Yuck, no thanks.
Known internally as “Marzipan” according to Bloomberg’s report last year, the project would allow developers to create a single version of an app that works with touchscreens (iOS) or mouse and keyboard (Mac).
And while universal compatibility would be the near-term outcome, long-term, this new undertaking could lead to one operating system that runs on all of Apple’s devices.
The approach would be similar to what Microsoft already has with its Universal Windows Apps (UWA): Apps that work on desktops, laptops and tablets running Windows 10, and even Windows 10 Mobile phones (RIP).
Heck, Apple’s alleged plans to bring iPad apps to Macs has more in common with Android apps running on Chrome OS.
But there’s a fundamental difference between Apple and Microsoft/Google. Microsoft needed UWAs for a number of reasons: get more apps on Windows 10 Mobile and get more apps on Windows 10 tablets. Both strategies failed.
Google has had more success. It needs Android apps on Chrome OS because the entire platform is built on cloud-based services and web apps. As robust as some of them are, they still pale in comparison to the kind of features available from a native Windows or Mac app.
Which brings us to iPad apps on Mac. Who needs them? It’s not like Macs are starving for apps like Chrome OS is.
There are tons of Mac apps, like Microsoft Office, iMovie, and Adobe Lightroom, with way more features than their watered-down versions on iPad. Why would anyone want fewer features on a computer platform that’s designed to help you do more? It doesn’t add up.
Now, I know that there are some apps (like the official Twitter app) on iPad that are updated more often than their Mac versions, but those are pretty rare.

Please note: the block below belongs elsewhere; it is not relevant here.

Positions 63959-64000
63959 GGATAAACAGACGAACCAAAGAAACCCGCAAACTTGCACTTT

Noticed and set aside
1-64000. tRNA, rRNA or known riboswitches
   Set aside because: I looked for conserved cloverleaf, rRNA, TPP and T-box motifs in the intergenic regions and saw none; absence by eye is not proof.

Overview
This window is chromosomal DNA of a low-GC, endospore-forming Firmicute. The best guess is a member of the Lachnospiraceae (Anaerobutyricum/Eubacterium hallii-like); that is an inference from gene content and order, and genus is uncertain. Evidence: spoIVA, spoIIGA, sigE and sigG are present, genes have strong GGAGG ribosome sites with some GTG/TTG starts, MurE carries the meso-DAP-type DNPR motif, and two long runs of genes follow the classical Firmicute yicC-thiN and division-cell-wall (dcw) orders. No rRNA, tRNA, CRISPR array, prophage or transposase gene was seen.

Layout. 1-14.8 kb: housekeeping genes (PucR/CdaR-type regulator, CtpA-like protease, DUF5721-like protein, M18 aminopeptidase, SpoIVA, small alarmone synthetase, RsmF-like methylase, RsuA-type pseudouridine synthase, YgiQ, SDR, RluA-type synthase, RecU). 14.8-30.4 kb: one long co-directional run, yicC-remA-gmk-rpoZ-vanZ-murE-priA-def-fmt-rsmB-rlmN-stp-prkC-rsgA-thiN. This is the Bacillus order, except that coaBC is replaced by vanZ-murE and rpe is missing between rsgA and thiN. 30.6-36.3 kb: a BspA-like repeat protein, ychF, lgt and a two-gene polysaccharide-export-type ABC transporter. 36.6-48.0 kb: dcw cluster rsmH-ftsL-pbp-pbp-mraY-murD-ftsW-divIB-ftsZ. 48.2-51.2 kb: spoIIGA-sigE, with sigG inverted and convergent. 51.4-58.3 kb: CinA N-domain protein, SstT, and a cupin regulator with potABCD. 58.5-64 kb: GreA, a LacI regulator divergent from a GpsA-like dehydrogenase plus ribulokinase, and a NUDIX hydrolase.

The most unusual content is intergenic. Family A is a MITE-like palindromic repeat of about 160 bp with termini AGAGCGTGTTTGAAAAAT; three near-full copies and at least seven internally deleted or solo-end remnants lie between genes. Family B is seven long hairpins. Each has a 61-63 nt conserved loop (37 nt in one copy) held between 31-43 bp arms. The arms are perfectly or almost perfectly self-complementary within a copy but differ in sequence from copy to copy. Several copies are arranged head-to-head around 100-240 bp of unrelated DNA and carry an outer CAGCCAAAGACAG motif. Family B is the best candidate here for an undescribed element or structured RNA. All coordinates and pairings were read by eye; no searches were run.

Bringing iPad apps to the Mac also raises another question: How do you control them? With keyboard and mouse, dummy! Yeah, Apple would probably make it easy for developers to add keyboard and mouse support to their apps just as devs can with Android apps for Chrome OS, but that defeats the whole point of good app design.
A good iPad app is one that embraces the advantages and limitations of a touchscreen. Does Angry Birds work with a mouse? It sure does, but it plays better on a touchscreen. Similarly, iMovie, with all of its precise controls and settings, is better suited for a mouse and keyboard than using your chubby fingers.
Universal Windows apps and Android apps work well on PCs and Chromebooks because most of them now come with touchscreens. There are no Macs with touchscreens (and no, accessories like the AirBar that “transform your Mac’s screen into a touchscreen” don’t count).
Does iPad app support mean Macs with touchscreens are coming? It’s possible, but Apple’s been pretty against touchscreens and it’s unlikely that’ll change.
Back in 2010, Steve Jobs said: “We’ve done tons of user testing on this, and it turns out it doesn’t work. Touch surfaces don’t want to be vertical.”
Apple’s been resisting touchscreens on Macs for nearly a decade, even as PCs and Chromebooks have added them.
At the same time, Apple’s also defended its reasons for not merging iOS and macOS into any one super OS. In an interview with with CNET following the launch of the controversial Touch Bar on the MacBook Pro, Apple’s senior vice president of worldwide marketing Phil Schiller said:
“We did spend a great deal of time looking at this a number of years ago and came to the conclusion that to make the best personal computer, you can’t try to turn MacOS into an iPhone. Conversely, you can’t turn iOS into a Mac…. So each one is best at what they’re meant to be — and we take what makes sense to add from each, but without fundamentally changing them so they’re compromised.”